Divorce can be difficult for a couple to approach, especially when one partner does not want to end the marriage. While you may be able to reconcile your relationship, finding ways to develop a deeper understanding of yourself and stay positive will help you no matter the outcome. Here are some dos and don’ts to help you navigate this time before you move forward with marital recovery or divorce.
How to Respond
After your spouse says that they want a divorce, you should stay calm. When it is appropriate, you can ask them why they feel that way. As you discover the aspects of your relationship that need work or the ways you hurt your spouse, your attentiveness and engaged listening will show your spouse that you understand their position. You will then open the floor to let your spouse know that you want to make the marriage work without pushing them to help you repair it.
You should create a plan for yourself to rebuild that relationship so that you can move forward with confidence and patience to buy you some time. Some elements of this plan could include making time for self-care, attending counseling, listening to your spouse, researching other ways to help, and reflecting on yourself in the relationship and as an individual.
How Not to Respond
Your initial response may be to consistently pursue your spouse to discuss the relationship or to withdraw and be alone. Neither reaction is healthy for you or your spouse and could further drive them away. By maintaining a daily course of action with your purposeful plan, you can show that you are growing and learning without pressuring your partner.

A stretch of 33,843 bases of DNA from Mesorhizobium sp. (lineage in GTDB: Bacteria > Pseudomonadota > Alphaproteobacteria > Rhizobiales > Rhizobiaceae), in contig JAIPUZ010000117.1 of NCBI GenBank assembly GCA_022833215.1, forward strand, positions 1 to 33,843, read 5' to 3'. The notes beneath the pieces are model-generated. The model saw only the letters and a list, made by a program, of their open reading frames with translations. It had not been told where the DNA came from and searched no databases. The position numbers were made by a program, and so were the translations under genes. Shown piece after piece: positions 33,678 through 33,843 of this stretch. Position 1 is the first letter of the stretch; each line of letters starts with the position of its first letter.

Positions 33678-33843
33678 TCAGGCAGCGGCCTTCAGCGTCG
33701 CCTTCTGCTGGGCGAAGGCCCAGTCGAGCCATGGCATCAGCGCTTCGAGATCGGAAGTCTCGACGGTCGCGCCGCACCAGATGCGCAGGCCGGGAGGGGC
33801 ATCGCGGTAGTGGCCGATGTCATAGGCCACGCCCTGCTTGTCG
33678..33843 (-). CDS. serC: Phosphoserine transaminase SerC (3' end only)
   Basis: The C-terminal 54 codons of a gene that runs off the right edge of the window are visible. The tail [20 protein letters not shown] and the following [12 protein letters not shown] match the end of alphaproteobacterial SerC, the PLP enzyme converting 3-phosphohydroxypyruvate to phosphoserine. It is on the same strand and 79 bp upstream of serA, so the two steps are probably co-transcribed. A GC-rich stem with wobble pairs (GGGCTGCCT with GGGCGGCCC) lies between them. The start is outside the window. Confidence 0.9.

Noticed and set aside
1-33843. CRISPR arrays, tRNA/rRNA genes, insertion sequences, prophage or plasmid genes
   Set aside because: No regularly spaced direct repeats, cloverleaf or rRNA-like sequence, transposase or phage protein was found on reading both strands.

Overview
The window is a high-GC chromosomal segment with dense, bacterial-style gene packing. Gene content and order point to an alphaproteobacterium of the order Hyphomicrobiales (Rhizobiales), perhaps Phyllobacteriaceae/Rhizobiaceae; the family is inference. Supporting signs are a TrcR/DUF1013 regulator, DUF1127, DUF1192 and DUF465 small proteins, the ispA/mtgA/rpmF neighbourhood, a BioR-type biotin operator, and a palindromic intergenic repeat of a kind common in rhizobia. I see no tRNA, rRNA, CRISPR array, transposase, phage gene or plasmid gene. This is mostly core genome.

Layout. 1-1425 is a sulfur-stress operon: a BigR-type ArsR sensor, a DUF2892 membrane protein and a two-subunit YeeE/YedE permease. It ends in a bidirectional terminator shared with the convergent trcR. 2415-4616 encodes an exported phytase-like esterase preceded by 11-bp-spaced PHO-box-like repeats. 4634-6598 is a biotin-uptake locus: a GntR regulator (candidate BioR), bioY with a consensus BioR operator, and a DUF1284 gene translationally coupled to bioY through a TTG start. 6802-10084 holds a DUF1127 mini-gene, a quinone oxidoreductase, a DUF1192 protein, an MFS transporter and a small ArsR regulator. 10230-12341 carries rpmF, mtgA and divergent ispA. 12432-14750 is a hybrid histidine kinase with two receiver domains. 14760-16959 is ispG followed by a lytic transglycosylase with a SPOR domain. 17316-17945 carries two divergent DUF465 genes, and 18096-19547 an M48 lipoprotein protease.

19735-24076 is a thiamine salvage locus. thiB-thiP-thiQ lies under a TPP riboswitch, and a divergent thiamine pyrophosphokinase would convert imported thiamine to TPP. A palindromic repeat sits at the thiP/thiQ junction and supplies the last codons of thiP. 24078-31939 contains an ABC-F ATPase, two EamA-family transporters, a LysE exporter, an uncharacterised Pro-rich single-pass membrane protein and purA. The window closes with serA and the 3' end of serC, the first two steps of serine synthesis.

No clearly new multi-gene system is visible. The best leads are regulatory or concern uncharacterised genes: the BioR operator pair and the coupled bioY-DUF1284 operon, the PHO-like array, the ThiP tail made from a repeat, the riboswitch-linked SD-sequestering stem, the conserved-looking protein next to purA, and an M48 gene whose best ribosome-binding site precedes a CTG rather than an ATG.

Spying on their actions and conversations or manipulating your spouse by coercing them to join your efforts for repair could give them confirmation of their desire to get a divorce. Manipulation can incorporate forcing them to watch movies or read books about love and marriage or forcing them to go to counseling or therapy with or without you.
Similarly, begging them to stay in the relationship and incessantly reminiscing on the “golden days” of your marriage may further damage the relationship. You will also not be able to buy back your marriage with gifts or experiences.
Georgia code (O.C.G.A § 19-5-3) details divorce law for the state. Georgia accepts fault-based and no-fault divorce cases, meaning one person can be at blame for the divorce, or both partners can agree that the marriage is “irretrievably broken.” You and your spouse do not have to establish wrongdoing for the dissolution of the marriage to be finalized.
The grounds to grant a total, fault-based divorce in Georgia are:
- Intermarriage within prohibited family relations
- Mental incapacity at the time of marriage
- Impotency at the time of marriage
- Use of force, threat, or fraud to obtain the marriage
- Pregnancy by a man other than the husband at the time of the marriage that the husband was not aware of
- Adultery by either spouse after the marriage
- Intentional and continued desertion by either spouse for a year
- Either spouse has been convicted for moral wickedness and is sentenced to imprisonment in a penal institution for two or more years
- Continuous intoxication
- Cruel treatment of a spouse including intentional infliction of pain, physical or mental, that causes threat or danger to life, limb, or health
- Incurable mental illness
- Continuous drug addiction
Sometimes, when partners say that they want a divorce, they are not completely certain of the decision. While not all marriages will return to a healthy state of contentment for both partners to want to remain married, there is a chance for your relationship to be reconciled.
If, however, you and your spouse decide to proceed with the divorce through mediation or litigation, contact Andersen, Tate & Carr for help.
At Andersen, Tate & Carr, our attorneys are dedicated to reaching the best possible outcome for our clients. Trinity Hundredmark heads our Domestic Relations Division. She is an experienced attorney with more than a decade of experience representing clients. For more information, or to request a virtual case evaluation, contact our law office at 1-770-467-3205.